Turmeric is a ubiquitous ingredient in home remedies for ailments ranging from infections to arthritis. A mixture of turmeric and milk (haldi-doodh) has been used as a traditional cure for bone fractures. Modern science has shown that curcumin, the primary component of turmeric, possesses anti-cancer, anti-inflammatory and antibacterial properties. In recent times, researchers in the field of bone tissue engineering, who seek to engineer novel strategies for bone tissue regeneration, are exploring the documented benefits of curcumin on bone growth. Now, a new study by Prof. Kaushik Chatterjee and his group at the Indian Institute of Science (IISc), Bengaluru, shows that encapsulating curcumin in a restorable ‘scaffold’ enables sustained release of the chemical, and enhances bone repair. The study is an attempt to highlight the promise of phytochemicals, a class of molecules found in Indian spices, in bone tissue engineering.
One of the major goals of tissue engineered bone grafts is to accelerate the healing process through the release of molecules that aid in bone repair. Typically, these molecules are expensive and sensitive proteins that become inactive very quickly within the scaffold.“Phytochemicals are more stable and potent chemicals. We takein a lot of phytochemicals in the form of spices and many have various health benefits aside from adding flavour to our food”, says Shubham Jain, a research assistant in Dr. Chatterjee's group and the lead author of the reported study.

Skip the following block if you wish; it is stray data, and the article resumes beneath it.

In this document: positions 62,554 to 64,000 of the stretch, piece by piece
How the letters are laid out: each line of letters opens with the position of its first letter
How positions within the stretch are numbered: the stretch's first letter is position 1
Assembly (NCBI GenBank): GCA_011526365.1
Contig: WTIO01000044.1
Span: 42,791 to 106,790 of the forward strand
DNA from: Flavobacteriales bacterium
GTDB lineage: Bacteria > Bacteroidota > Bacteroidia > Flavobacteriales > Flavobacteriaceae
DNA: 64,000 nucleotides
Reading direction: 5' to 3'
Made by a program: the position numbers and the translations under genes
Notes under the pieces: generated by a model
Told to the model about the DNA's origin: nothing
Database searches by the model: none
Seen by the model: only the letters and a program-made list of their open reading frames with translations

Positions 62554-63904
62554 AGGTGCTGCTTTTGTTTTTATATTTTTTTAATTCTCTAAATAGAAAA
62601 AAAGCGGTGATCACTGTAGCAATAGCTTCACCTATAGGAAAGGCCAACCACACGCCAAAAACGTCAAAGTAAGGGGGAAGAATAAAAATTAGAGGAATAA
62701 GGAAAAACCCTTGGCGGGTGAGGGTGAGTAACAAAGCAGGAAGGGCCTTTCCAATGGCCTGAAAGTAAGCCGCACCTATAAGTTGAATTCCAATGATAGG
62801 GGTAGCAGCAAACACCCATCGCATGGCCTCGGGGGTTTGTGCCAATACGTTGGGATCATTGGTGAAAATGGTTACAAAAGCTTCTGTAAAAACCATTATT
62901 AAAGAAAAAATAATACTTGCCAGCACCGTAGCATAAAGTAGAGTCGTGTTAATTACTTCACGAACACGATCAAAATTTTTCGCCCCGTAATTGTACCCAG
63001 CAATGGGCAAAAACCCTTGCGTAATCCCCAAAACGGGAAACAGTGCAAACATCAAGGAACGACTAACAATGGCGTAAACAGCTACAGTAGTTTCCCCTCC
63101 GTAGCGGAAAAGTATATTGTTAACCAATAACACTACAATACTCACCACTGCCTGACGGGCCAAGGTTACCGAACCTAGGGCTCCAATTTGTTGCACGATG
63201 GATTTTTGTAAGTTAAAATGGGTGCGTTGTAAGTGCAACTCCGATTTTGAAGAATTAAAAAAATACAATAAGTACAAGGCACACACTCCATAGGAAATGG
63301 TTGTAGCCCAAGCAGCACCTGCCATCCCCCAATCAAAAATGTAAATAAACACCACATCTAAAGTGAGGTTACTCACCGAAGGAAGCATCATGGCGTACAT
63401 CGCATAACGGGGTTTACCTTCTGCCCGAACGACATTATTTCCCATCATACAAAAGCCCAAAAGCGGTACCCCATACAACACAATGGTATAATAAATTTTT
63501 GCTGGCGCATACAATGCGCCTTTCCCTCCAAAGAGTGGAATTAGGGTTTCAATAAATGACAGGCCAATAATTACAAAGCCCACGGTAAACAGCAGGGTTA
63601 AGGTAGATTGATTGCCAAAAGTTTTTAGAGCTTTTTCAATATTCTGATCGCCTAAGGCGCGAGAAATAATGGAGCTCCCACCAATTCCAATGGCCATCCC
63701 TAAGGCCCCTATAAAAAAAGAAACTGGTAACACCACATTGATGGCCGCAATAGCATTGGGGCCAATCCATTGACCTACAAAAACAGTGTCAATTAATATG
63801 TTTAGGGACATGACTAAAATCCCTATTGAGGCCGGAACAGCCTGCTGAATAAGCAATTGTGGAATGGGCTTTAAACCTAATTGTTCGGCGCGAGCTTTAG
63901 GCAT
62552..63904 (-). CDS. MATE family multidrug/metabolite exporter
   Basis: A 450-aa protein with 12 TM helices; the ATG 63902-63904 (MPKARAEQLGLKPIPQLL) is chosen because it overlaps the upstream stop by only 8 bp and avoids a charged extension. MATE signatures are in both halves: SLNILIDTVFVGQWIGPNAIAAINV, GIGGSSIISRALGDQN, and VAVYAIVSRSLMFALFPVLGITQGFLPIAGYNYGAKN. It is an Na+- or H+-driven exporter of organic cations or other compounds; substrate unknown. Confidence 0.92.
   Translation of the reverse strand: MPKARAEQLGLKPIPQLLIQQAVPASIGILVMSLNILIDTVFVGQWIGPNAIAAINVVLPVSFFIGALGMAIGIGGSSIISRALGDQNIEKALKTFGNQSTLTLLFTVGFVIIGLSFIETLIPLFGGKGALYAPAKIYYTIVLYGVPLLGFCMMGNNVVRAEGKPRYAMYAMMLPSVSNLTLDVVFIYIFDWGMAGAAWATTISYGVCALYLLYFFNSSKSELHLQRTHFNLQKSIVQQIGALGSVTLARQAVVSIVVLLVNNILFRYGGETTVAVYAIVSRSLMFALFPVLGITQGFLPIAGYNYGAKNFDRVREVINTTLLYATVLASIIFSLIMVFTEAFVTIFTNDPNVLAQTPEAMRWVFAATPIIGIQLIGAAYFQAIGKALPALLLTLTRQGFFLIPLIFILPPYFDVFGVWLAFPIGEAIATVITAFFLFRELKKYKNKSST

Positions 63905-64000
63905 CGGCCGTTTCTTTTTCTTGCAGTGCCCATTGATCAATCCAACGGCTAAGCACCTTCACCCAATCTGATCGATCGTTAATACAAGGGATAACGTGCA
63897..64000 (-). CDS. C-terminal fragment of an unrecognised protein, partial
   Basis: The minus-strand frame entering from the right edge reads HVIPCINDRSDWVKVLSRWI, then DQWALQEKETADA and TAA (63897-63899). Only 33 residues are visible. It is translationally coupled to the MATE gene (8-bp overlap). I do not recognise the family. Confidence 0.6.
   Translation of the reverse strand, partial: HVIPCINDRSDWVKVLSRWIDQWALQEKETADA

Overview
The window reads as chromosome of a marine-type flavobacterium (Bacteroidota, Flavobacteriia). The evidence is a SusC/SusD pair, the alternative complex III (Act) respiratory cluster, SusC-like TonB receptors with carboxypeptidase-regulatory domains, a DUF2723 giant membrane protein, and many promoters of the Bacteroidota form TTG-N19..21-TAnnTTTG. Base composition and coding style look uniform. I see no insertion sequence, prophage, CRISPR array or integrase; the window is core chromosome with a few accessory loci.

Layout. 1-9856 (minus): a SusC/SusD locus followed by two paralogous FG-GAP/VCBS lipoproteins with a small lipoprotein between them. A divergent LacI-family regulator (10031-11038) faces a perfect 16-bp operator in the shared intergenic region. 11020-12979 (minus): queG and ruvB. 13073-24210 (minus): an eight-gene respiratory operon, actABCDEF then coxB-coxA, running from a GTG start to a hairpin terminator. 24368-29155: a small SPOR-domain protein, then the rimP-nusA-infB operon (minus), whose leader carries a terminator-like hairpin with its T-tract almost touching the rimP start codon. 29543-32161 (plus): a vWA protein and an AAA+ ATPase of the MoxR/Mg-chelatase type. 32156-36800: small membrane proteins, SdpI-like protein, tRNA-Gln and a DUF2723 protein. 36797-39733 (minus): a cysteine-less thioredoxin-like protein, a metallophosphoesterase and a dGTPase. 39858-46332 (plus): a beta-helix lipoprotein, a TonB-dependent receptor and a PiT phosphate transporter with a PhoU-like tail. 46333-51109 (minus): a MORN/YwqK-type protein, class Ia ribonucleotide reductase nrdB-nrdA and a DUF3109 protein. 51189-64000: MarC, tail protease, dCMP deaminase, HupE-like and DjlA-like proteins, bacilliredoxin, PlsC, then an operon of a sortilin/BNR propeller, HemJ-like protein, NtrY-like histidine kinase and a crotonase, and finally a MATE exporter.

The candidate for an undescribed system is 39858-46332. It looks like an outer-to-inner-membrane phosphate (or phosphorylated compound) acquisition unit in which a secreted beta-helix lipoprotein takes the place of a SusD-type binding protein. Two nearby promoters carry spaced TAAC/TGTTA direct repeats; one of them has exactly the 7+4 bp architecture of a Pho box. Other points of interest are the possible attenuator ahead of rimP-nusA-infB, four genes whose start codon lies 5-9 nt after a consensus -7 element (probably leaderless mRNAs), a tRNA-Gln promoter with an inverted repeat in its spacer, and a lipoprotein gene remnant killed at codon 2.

The team used a process called electrospinning to build scaffolds consisting of thin fibers of a biodegradable polymer called poly-caprolactone (PCL), which is used in many medical products approved for clinical use. By mixing different proportions of curcumin along with PCL during electrospinning, they were able to generate scaffolds containing different concentrations of curcumin. When placed in saline solution, the scaffolds continued to release the entrapped curcumin for several days.
Next, the team studied the effects of using these curcumin-releasing scaffolds on the growth of bone cells. To do this, they encapsulated immature mouse bone cells in scaffolds containing curcumin and analyzed parameters such as the rate of proliferation, production of mature bone cells (a process called osteogenesis) and mineral deposition. They found that high curcumin concentrations retarded the proliferation of immature cells, possibly due to toxicity. However, at moderate concentrations, they found increased levels of osteogenesis and mineral deposition compared to scaffolds without curcumin after 21 days. These results indicated that, at certain concentrations, curcumin-releasing scaffolds accelerate bone growth and mineralization.
Commenting on the significance of the study, Dr. Chatterjee says, “These studies open up the possibility of usingphytochemicals and broadly speaking utilize the knowledge of several alternative medicine routes with modern science”.